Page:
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The Trump Donors Come in From the Cold

Major Republican donors, whose interests and economic persuasions have defined the party since the Reagan era, are at a crossroads this week.
Major Republican donors, whose interests and economic persuasions have defined the party since the Reagan era, are at a crossroads this week. Photo: Chip Somodevilla/Getty Images
Theodore Schleifer
January 24, 2024

Over the next week, some of the country’s wealthiest Republicans donors will gather behind closed doors at a pair of fancy hotels on opposite coasts for two prescheduled, high-minded conferences to compare notes and grapple with the question: How much more of their time and fortune are they prepared to bestow upon Nikki Haley’s long-shot presidential campaign?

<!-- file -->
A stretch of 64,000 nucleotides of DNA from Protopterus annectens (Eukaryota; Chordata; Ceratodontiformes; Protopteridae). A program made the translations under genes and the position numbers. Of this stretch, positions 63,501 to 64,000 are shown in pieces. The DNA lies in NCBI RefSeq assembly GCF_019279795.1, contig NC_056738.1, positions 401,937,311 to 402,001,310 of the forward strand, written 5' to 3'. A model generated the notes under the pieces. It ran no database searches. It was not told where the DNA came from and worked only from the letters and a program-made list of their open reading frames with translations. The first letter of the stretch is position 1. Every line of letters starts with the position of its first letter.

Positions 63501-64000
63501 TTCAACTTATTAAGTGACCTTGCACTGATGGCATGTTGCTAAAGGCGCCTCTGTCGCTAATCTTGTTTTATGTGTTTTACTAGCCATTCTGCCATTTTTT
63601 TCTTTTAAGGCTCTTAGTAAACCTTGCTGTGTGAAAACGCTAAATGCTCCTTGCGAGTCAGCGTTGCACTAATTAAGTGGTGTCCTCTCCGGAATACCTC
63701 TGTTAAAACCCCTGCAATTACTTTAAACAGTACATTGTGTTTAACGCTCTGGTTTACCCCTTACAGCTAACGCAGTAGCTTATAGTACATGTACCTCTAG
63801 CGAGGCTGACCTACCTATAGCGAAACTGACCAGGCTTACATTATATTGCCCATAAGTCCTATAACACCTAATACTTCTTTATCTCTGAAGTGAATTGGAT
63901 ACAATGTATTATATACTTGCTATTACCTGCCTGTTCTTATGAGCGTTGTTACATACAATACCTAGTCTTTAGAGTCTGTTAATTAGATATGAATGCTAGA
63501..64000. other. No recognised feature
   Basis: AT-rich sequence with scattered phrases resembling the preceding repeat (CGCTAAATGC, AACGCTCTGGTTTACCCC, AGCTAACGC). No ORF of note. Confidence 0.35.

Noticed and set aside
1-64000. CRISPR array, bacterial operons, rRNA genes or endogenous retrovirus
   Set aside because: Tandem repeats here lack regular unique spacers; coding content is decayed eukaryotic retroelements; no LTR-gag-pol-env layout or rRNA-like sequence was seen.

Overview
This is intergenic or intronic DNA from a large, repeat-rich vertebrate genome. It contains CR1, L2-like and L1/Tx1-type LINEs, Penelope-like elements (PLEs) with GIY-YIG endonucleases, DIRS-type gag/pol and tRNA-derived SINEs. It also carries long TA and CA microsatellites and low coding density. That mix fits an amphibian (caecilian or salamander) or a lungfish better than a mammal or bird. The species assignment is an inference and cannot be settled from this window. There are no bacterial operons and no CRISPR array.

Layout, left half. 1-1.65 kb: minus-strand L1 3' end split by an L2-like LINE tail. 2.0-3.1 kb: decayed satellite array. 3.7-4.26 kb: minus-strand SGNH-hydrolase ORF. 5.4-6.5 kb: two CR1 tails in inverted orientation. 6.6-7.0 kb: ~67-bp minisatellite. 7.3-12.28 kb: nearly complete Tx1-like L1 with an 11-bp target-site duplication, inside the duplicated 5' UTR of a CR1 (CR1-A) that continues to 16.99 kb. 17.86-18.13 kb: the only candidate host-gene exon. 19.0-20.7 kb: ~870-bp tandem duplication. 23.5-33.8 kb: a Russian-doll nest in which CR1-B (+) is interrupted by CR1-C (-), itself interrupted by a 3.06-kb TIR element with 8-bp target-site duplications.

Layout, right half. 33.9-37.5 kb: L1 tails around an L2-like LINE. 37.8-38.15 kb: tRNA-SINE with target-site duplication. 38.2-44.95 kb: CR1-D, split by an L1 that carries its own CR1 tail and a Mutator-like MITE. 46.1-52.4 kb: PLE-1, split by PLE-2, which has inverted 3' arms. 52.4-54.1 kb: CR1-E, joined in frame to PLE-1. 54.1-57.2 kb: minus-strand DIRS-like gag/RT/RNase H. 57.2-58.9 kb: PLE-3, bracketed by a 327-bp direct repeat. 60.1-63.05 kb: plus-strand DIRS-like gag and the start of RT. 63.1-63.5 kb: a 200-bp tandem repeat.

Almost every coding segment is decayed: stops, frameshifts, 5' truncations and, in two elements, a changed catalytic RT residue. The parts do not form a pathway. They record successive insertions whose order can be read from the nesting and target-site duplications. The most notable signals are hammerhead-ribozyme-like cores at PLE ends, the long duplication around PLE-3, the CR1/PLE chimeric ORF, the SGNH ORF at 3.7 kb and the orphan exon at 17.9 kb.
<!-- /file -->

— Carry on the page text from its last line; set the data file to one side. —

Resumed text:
The first of these mega-donor confabs will be hosted by the Koch network in Indian Wells, where hundreds of friends and allies of Charles Koch and his late brother, David, will gather Friday night to discuss philanthropy and, on the sidelines, the political topic du jour. Americans for Prosperity, the Koch Network’s political operation, has already spent tens of millions on Haley’s behalf and helped elevate her nearly 20 points in the polls—which, of course, led Trump to ramble on and on in New Hampshire about “Americans for No Prosperity.”